“We didn’t have a computer in the company for business use at the time. Even Tokyo headquarters had it only for engineering use. I had to start from scratch. First, I had to start preparing coding systems for merchandise, customers, accounting and any function that had to be coded to lead database management later. I also attended the IBM class for a computer accounting machine, which covered wiring on the board to handle electrical pulse for adding, subtracting, multiplying and dividing, as well as storing data without memory with punched cards as a source of data.”

IBM continued to upgrade its computers as technology advanced. “We practically replaced our computers every two years to gain more functionalities and capabilities,” Kiyoshi adds.

When he initially installed the memory-based computer from IBM, it only had around 32,000 bits (4KB) of memory.

“That was the first memory-based computer. It was so limited that when you processed keypunched cards as source programs to compile object programs, it often came back with a ‘lack of memory” error. After the advancement of the computer, we started to benefit from it and travel around the country installing online terminals connected to centralized headquarters computers via telecommunication for branch operation. ”

Data communication became essential as Toshiba America, Inc. grew and branched out across the country.

“We were able to serve PC-based communications. So then we went into the client-server operation in order to handle employee and customer access to our computer systems. We were upgrading our operation all the time. The staff had to always be updated in their knowledge, not only technically, but also on the necessary things to do and how we can accomplish them.”

His pursuit evolved from “batch processing to online operation utilizing dial-up, Tl, packet network, frame-relay and internet as well as client-server with application programs developed mostly in-house and system implementation suitable to those technologies and demand from internal/external users (domestic and international).”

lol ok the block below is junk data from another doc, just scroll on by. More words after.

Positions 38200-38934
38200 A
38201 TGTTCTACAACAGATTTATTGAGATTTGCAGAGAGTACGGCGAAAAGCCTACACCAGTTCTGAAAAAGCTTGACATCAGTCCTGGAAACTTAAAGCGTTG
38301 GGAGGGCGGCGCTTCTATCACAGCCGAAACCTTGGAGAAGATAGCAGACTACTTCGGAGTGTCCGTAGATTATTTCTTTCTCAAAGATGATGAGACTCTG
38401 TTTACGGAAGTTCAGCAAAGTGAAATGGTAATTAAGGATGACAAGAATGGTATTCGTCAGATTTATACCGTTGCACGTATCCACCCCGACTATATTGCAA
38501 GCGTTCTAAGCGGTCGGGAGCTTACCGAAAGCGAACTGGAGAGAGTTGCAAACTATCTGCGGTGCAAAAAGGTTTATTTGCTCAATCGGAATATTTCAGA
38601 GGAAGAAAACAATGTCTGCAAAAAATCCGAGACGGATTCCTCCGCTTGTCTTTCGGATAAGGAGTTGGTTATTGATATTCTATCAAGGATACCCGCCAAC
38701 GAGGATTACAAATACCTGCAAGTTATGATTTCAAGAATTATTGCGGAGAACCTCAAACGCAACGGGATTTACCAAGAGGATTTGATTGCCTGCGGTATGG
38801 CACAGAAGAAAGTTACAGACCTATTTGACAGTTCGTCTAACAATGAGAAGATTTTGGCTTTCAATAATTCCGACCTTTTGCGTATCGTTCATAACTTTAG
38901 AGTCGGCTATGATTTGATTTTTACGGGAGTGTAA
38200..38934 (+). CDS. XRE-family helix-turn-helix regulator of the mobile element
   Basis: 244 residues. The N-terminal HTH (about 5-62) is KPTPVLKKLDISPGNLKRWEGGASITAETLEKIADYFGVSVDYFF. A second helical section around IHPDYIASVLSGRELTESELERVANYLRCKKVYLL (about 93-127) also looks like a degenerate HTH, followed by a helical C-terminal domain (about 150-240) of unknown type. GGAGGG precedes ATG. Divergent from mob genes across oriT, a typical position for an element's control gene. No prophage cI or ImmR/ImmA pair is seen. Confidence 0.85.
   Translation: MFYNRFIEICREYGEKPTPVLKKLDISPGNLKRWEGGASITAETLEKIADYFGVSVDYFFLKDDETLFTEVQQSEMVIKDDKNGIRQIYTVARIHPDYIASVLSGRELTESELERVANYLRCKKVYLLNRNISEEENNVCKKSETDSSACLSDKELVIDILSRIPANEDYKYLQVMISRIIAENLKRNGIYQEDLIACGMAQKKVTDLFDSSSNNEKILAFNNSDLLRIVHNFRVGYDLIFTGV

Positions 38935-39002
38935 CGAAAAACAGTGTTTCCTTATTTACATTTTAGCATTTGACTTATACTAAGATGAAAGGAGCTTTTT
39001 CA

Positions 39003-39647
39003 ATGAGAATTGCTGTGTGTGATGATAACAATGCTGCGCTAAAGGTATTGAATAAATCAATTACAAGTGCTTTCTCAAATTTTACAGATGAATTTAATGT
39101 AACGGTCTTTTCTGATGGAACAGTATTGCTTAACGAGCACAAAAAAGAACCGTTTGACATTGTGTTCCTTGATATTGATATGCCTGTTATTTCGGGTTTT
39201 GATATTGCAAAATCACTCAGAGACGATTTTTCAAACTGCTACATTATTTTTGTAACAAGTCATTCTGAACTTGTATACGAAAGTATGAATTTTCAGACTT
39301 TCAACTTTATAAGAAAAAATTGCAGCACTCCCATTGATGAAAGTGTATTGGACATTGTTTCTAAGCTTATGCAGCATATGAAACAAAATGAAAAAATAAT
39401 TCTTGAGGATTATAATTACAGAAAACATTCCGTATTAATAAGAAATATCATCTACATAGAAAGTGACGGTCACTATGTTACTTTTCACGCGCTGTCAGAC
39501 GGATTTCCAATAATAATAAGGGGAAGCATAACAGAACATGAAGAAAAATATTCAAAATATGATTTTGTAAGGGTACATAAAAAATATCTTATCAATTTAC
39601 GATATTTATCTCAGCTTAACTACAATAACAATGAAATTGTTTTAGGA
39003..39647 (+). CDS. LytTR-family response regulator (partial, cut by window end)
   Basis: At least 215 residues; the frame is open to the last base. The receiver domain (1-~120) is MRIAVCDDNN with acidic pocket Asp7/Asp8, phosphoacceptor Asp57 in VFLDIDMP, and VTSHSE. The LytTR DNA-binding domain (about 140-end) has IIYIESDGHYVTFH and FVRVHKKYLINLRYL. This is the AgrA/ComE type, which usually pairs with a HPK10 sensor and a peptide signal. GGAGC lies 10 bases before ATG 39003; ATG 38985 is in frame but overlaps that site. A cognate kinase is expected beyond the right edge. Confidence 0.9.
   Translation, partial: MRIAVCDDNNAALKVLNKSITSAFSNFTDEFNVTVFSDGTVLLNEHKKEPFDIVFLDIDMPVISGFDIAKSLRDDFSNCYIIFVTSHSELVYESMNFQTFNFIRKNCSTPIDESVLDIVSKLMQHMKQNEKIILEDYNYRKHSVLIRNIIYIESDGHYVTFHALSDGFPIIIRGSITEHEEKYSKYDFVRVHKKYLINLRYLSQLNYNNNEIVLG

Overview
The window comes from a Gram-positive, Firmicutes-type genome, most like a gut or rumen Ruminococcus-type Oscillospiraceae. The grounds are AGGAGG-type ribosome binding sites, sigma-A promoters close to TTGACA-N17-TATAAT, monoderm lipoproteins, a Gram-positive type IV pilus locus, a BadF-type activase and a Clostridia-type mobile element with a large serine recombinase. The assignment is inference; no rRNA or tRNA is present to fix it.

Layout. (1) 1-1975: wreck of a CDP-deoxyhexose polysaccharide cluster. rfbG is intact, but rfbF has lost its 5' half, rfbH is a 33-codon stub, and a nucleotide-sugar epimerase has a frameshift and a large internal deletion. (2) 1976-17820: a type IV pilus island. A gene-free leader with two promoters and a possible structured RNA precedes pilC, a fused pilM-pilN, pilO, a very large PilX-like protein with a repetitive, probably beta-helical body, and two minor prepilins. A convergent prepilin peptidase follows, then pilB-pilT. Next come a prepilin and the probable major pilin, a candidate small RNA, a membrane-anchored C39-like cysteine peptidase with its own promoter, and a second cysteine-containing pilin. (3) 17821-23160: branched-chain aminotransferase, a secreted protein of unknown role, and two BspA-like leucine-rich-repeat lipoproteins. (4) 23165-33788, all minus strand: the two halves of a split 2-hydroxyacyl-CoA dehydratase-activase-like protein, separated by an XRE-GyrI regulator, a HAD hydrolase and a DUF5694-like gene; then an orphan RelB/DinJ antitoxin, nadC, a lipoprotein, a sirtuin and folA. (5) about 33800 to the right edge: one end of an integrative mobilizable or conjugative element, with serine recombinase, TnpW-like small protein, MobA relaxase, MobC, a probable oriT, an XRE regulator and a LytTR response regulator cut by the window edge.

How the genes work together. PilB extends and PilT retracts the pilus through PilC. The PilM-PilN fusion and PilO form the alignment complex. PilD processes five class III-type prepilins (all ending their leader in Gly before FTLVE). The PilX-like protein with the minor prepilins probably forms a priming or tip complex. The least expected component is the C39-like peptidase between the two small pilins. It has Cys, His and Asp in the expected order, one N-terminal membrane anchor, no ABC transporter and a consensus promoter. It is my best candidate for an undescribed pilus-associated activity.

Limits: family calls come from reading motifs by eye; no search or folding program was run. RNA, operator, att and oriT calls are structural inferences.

Kiyoshi’s quest to find the most efficient, productive methods led him to study the best ways to work together as a team with his co-workers.

Kiyoshi Hamada Toshiba

“Each person had a different skill or a different idea. Teamwork was essential, and the responsible person in each group needed to understand what is required to deliver applications to system users.”

Kiyoshi Hamada Toshiba

Kiyoshi attended many industry seminars to stay abreast of developments in the field and to confirm whether or not Toshiba America Consumer Products, Inc. was progressing in the right direction.

“It was valuable to have some kind of incident or unexpected problem because we would know what to do in the future to solve it.”

Now, he has a unique understanding of modern technology issues due to his extensive education. Kiyoshi suggests that modern security systems add new complications, coupled with the vast data needed to run today’s companies.

“Anything that requires a company to depend on an outside service organization creates a difficult situation. However, the conventional way of handling data is not enough anymore because of the size of data and its complexities.”

Kiyoshi is fascinated by how we adapt to and use technology. The real challenge, he says, is figuring out “how we can be harmonized” as the digital landscape continues to evolve.

“We are humans, and our natural ways are analog. Just for convenience, we are doing everything by digital-based computer. You can’t digitize how to handle how humans feel. A machine may make the right or wrong decision by applying AI based on algorithms handling mega data. Someday we may come up with an analog way of handling things. Until then, what we have is not close to human behavior.”

Due to the widespread quarantine imposed by the COVID-19 outbreak, many office workers were forced to work from home, which, according to Kiyoshi, caused a communication breakdown. When the quarantine was lifted, some businesses continued to use the old system.

“It’s the most necessary thing for humans to communicate with each other face to face. Online communication may be one way, but that is limited.”

Even in this digital age, Kiyoshi argues, many analog activities bring people a unique and genuine kind of joy.

“I had a lot of vinyl records, and I started to listen to them again. It’s so different. It’s much different from listening to a CD, almost as if I were attending a concert. If you really enjoy it, playing a record to create an atmosphere is still analog.”